2016 Authors and Moderators

Alfian Sa'at photo

Alfian Sa’at is a Resident Playwright with W!LD RICE, one of Singapore’s most recognized theater companies. Alfian has been nominated eight times for Best Original Script at the Life! Theatre Awards, winning in 2005 for Landmarks, in 2010 for Nadirah, and in 2013 for Kakak Kau Punya Laki (Your Sister’s Husband). In 2011, Alfian was awarded the Boh-Cameronian Award in Malaysia for Best Book and Lyrics for the musical The Secret Life of Nora. In 2013, he won the Boh-Cameronian Award for Best Original Script for the play Parah. His published works include three collections of poetry, One Fierce Hour, A History of Amnesia and The Invisible Manuscript, a collection of short stories, Corridor, a collection of flash fiction, Malay Sketches, two collections of plays as well as the published play Cooling Off Day. He has also translated two novels, The Tower by Isa Kamari and The Widower by Mohamed Latiff Mohamed from Malay into English. In 2001, Alfian won the Golden Point Award for Poetry as well as the National Arts Council Young Artist Award for Literature. He has also been nominated for the Kirayama Asia-Pacific Book Prize and the Singapore Literature Prize for A History of Amnesia. His short fiction collection Malay Sketches was long-listed for the Frank O’Connor Prize in 2013. His plays and short stories have been translated into German, Swedish, Danish and Japanese and have been read and performed in Singapore, Kuala Lumpur, Brisbane, Melbourne, London, Zürich, Hamburg, Munich, Berlin, Copenhagen and Stockholm.

Appearing in:
– LITTLE RED DOT: Singaporean Writers on Literature and Politics. Wed, Sep 28, 1:00 pm, Stony Brook University.
– (IN)VISIBILITIES: Singaporean and American Writers on Race and Sex (Opening Night). Wed, Sep. 28, 7:00 pm, Asian American Writers’ Workshop.
– MIXING IT UP: Hybrid Literature in Singapore Today. Thu, Sep 29, 3:00 pm, Adelphi University.
– CROSSING BOUNDARIES: Four Writers on Fictionalizing Southeast Asia (Highlight). Thu, Sep 29, 7:00 pm, Asia Society.
– CONTEXTS AND TEXTS: Writing and Translating in Malaysia and Singapore. Fri, Sep 30, 12:30 pm, New York University.
– OUTSIDE THE LINES: Plays by Alfian Sa’at, Marcus Yi, and Ovidia Yu (Highlight). Fri, Sep 30, 7:00 pm, National Opera Center.

 

Ann photo 300dpi - Copy

Ann Aptaker’s debut novel Criminal Gold was a Goldie Award finalist last year. Her second book Tarnished Gold was this year’s Lammy Award and Goldie Award winner. Both books have earned excellent reviews from Curve Magazine, Crimepieces, Rainbow Reads, and other print and internet venues. Her Cantor Gold crime series celebrates her favorite themes: dangerous women, crime and mystery fiction, and New York City history. The third book in the series Genuine Gold is scheduled for release in January 2017 from Bold Strokes Books. Like her protagonist, Cantor Gold, Ann resides in her beloved hometown, New York, where she is an Adjunct Professor of Art and Art History at New York Institute of Technology.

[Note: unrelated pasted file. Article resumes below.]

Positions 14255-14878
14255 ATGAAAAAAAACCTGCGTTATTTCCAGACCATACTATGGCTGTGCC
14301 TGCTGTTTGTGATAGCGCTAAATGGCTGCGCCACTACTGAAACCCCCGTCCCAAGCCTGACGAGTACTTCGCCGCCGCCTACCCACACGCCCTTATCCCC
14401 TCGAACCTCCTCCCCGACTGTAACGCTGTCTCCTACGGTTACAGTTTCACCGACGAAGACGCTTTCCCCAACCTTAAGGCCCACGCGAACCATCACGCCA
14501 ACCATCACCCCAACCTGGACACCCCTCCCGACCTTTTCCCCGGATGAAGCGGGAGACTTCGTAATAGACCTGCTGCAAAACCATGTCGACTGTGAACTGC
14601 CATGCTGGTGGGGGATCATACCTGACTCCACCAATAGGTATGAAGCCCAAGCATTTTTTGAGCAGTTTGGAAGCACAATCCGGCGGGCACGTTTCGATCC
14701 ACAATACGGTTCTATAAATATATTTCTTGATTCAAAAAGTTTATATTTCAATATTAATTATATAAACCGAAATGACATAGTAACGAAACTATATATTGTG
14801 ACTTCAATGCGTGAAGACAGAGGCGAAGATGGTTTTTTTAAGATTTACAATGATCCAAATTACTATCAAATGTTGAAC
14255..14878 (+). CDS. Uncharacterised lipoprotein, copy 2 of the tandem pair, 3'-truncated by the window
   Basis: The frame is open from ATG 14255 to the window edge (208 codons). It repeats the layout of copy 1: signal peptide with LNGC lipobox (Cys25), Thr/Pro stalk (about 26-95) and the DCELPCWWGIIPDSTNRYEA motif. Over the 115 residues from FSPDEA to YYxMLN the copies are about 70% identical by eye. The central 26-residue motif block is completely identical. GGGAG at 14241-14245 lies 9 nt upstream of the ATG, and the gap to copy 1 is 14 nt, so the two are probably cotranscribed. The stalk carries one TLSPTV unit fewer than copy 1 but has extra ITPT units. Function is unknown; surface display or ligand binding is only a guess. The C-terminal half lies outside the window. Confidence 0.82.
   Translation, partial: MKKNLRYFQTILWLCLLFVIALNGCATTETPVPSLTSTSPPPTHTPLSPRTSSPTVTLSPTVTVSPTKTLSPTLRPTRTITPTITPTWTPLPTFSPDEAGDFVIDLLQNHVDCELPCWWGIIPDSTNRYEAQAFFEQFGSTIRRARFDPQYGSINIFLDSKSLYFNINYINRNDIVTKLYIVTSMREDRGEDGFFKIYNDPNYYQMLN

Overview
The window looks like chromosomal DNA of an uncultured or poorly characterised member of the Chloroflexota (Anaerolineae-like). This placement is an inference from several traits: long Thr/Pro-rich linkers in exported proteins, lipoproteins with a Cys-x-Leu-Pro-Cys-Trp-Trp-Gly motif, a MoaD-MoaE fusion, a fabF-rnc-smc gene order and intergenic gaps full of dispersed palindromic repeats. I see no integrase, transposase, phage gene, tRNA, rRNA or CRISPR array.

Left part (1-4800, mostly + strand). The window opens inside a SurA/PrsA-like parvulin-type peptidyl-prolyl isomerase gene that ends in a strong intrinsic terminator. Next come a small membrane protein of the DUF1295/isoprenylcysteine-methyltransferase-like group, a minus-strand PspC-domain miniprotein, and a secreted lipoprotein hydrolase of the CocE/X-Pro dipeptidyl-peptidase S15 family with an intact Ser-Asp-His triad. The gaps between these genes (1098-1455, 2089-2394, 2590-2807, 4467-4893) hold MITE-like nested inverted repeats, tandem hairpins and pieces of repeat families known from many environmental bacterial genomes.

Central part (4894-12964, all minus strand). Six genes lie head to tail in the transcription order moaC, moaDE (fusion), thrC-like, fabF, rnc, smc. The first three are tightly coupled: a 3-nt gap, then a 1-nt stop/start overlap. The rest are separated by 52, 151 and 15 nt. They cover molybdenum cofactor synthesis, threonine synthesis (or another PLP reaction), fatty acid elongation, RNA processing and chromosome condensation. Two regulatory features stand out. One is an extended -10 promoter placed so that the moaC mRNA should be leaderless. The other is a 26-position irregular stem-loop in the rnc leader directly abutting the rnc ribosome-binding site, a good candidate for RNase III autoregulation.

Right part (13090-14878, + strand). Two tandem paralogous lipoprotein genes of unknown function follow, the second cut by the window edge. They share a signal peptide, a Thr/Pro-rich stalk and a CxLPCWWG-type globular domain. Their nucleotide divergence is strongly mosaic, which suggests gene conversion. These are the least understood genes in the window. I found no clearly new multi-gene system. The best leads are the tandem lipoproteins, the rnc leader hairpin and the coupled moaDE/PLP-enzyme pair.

Moderating in:
– KILLER WOMEN: Two Countries, Three Cultures, Countless Crimes. Fri, Sep 30, 4:30 pm, New York University.

 

Colin Goh Photo

Colin Goh is one half of the the team behind DIM SUM WARRIORS, a Mandarin/English bilingual iPad app and graphic novel series about kung fu-fighting dumplings that has been featured by Fast Company, Time, The New York Times and Publishers Weekly.  It is now being adapted for a stage musical which premieres in Shanghai in 2017. He is also a filmmaker whose multiple award-winning feature film Singapore Dreaming has been screened at numerous festivals worldwide, and also at the Smithsonian Institution and the Brooklyn Museum of Art. In Singapore, he is perhaps best known for founding the satirical website TalkingCock.com and authoring the bestselling Coxford Singlish Dictionary. In his meager spare time, he is an attorney.

Appearing in:
– HOW GRAPHIC NOVELS WORK: The Art of The Art of Charlie Chan Hock Chye. Sat, Oct 1, 2:00 pm, Book Culture Bookstore.

 

DamonHead

A member of The Public Theater’s Emerging Writers Group 2014-15 and Ma-Yi Theater Company’s Writers Lab, Damon Chua is the recipient of an Ovation Award (Best World Premiere Play) for FILM CHINOIS, which made its Off-Broadway debut with Pan Asian Repertory Theatre in 2015. His TYA play THE EMPEROR’S NIGHTINGALE recently opened at Adventure Theatre MTC and his historical play INCIDENT AT HIDDEN TEMPLE will receive an Off-Broadway world premiere in 2017. A National Endowment for the Arts, Dramatists Guild Fund, UNESCO and Durfee Foundation grant recipient, Damon is published by Samuel French, Smith & Kraus, Plays for Young Audiences and the Proscenium Journal. He is also a published poet and short story writer. http://www.damonchua.com/

Moderating in: